Solar energy improves quality of life in Adjuntas, Puerto Rico

Author: Barbara Villarosa

Ninos De La Escuela Elemental Aprendieron Formas De Energia


When the young students of Domingo Massol Ramos School in the mountain town of Adjuntas, Puerto Rico saw tiny solar cars scoot along the ground powered only by light energy, they were amazed. Sparking more excitement and curiosity, students then shot elastic toys across the room, cranked flashlights, and created pinwheels to produce light from motion and experience the power of wind energy. This energy workshop, sponsored by the Center for Sustainable Energy at Notre Dame (ND Energy) in collaboration with its community partner, Casa Pueblo, was held during an open house on February 20 to celebrate the installation of solar panels on the school.

Representing ND Energy, Anne Berges Pillai, education and outreach associate program director, led the energy workshop. “The electricity in this region is so inconsistent that classes need to be canceled and food for lunches spoils. Renewable energy is life changing in situations like this, and educating the community about their options off the grid is an important component to making that transition,” said Pillai. Sixteen solar panels, donated by Resilient Power Puerto Rico, were installed on the school, and with new energy efficient refrigeration, the newly christened “solar school” will serve as a community energy oasis during the next power outage.

Lsts Panel Lift

As part of its mission to influence global sustainable development, ND Energy connected the Let’s Share the Sun Foundation with Arturo Massol-Deyá, executive director of Casa Pueblo. The Foundation, a nonprofit organization, was formed by Notre Dame alumni Nancy Brennan-Jordan (’85) and William Jordan (’85) to facilitate the use of solar energy to enhance quality of life. Knowing that Adjuntas is striving to become the first solar town in Puerto Rico, the connection seemed to make sense and resulted in two families with medical needs having solar panels installed on their homes by a group of volunteers representing the Foundation at the same time the school was celebrating theirs.  

Later in the afternoon, Casa Pueblo showcased another energy initiative led by José Alfaro, assistant professor of environmental practice at the University of Michigan. Alfaro and his team installed a biomass gasifier to convert waste materials into electricity as backup to solar. “Since coffee is an abundant agricultural product on the island, the waste from harvesting beans could be a major material for gasification,” said Pillai. Aflaro is among other experts who will share his research during ND Energy’s annual research symposium focused on waste-to-energy this spring.

Foto Bill Jordan

Celebrating its fortieth year, Casa Pueblo has brought people together around community pride, sustainability, and resiliency. Having fought against open pit mining and the installation of oil pipelines through nearby forests, their efforts have resulted in Puerto Rico’s first community-managed forest reserve, Bopsque del Pueblo (the People’s Forest). In 2002, Casa Pueblo’s founder, Alexis Massol-González, won the prestigious Goldman Environmental Prize for his work. After Hurricane Maria devastated the island’s electric grid in 2017, the solar panels that had been on the roof of Casa Pueblo for years enabled them to provide communication and medical assistance to those in the area. Since that time, they have added over 150 panels to homes with medical needs and are currently organizing a solar cooperative among the businesses in the central plaza in Adjuntas.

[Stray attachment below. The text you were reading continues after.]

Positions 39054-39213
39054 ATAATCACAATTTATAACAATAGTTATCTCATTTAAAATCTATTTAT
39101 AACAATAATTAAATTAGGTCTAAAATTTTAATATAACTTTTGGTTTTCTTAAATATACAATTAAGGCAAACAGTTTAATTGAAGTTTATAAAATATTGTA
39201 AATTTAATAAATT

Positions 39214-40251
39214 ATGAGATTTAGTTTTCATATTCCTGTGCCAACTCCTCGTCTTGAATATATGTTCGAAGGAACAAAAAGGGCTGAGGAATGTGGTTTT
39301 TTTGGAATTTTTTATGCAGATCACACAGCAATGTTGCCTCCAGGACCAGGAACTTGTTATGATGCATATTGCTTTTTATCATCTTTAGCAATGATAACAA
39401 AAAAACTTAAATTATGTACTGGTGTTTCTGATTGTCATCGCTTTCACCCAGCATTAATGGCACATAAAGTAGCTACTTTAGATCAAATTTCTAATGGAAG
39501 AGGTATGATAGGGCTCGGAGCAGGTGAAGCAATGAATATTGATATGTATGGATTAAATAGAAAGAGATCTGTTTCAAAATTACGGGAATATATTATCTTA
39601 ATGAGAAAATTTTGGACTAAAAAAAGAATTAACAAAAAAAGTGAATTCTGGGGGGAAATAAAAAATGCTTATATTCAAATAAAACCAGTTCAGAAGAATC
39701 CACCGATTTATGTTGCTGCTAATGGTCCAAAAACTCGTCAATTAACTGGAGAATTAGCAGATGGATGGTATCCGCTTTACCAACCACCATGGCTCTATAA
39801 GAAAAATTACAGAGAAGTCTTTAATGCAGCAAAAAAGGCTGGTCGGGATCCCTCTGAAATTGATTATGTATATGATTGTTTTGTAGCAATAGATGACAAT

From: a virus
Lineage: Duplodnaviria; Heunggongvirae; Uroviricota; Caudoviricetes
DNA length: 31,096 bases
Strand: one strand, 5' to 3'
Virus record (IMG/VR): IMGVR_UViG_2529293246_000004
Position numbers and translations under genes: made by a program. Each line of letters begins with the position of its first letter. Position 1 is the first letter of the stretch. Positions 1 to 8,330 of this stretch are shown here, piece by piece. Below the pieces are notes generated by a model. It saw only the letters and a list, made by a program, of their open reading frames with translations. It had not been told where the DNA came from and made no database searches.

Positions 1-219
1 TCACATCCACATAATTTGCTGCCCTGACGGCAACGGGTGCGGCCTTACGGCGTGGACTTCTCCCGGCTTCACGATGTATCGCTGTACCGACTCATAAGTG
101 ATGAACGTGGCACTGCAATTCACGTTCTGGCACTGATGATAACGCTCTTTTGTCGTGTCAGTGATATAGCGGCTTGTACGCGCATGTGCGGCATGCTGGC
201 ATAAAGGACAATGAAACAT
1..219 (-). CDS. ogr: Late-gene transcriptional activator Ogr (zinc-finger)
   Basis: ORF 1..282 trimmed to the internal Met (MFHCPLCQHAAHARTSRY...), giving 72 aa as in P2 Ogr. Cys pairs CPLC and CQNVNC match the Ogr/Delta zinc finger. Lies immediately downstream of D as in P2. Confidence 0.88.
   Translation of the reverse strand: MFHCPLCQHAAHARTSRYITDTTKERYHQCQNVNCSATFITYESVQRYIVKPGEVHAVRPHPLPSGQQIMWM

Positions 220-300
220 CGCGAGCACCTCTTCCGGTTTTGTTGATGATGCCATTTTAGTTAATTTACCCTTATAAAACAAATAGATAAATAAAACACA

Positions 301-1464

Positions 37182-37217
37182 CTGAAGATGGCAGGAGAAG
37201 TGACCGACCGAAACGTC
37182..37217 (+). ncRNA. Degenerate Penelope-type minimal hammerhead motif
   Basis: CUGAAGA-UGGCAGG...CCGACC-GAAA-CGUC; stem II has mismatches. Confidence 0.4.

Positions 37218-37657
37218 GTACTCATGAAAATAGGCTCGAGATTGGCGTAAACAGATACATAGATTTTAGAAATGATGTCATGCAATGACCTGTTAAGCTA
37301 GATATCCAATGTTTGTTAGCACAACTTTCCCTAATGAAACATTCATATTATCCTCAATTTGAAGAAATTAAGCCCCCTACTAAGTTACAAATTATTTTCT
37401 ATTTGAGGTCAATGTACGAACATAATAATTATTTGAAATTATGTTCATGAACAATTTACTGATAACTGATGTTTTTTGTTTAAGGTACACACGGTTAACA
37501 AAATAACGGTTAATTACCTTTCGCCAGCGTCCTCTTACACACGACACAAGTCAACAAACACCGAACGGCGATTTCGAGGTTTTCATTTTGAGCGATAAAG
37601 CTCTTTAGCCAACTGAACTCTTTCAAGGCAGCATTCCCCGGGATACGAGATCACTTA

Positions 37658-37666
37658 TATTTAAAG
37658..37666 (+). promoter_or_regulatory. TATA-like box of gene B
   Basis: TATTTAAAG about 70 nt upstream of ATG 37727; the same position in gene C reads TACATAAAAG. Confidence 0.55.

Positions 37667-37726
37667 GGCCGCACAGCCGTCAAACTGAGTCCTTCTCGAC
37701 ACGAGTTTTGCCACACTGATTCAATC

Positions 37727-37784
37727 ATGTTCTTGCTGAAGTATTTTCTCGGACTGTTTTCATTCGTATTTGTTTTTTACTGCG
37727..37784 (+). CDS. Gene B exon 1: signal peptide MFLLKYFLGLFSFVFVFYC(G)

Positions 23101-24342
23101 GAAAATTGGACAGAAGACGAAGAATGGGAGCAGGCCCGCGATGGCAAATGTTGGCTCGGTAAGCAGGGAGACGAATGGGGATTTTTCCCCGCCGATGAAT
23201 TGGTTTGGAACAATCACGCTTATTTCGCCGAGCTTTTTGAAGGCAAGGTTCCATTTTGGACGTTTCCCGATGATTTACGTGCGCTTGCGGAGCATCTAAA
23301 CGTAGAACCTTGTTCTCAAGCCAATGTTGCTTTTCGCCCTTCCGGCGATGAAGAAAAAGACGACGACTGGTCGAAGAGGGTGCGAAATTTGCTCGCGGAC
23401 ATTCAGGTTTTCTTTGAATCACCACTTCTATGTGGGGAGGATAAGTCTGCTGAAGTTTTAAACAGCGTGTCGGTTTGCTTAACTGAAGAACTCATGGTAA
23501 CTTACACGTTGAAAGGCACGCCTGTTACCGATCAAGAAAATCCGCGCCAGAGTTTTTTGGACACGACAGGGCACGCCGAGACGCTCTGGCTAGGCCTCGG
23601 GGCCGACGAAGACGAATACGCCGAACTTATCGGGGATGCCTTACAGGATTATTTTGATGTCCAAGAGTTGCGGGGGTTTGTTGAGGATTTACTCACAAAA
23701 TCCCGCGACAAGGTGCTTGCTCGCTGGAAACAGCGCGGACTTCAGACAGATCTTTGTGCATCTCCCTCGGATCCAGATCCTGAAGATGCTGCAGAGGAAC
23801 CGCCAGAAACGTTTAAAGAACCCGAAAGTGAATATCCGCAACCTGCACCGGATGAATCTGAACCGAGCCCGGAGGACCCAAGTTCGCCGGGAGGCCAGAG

ND Energy first interacted with Casa Pueblo during Energy Week of 2018 when Massol-Deyá spoke on campus. The following fall, ND Energy led a group of twelve undergraduates to the island as part of a new capstone course, Puerto Rico: Road Map to a Renewable Future. During the weeklong immersion over fall break, the group learned about the complexities of the energy landscape from college students, politicians, business executives, and a think tank in San Juan before heading out to Casa Pueblo and experiencing rural life for themselves. Class participants are still actively engaged in learning and working with people they met on the trip. The seminar course will be offered again in the spring semester of 2021.

ND Energy is coordinating more opportunities for students to connect with Casa Pueblo and other professionals in San Juan for internships and research opportunities. Members of ND Energy’s Student Energy Board are also working on more renewable energy curriculum to share with the Domingo Massol Ramos School and Casa Pueblo. Additionally, undergraduate students from the Universidad del Sagrado Corazon and Universitario de Puerto Rico- Mayagüez have participated in summer research at Notre Dame through ND Energy’s Vincent P. Slatt Fellowship Program.

Contact:

Anne Berges Pillai
Education and Outreach Associate Program Director
Center for Sustainable Energy at Notre Dame (ND Energy)
apillai@nd.edu / 574-631-9106

About ND Energy:

ND Energy is a University Research Center whose mission is to build a better world by creating new energy technologies and systems and educating individuals to help solve the most critical energy challenges facing our world today. For more information, visit the ND Energy website at energy.nd.edu or contact Barbara Villarosa, Business and Communications Program Director, at bvillaro@nd.edu or 574-631-4776.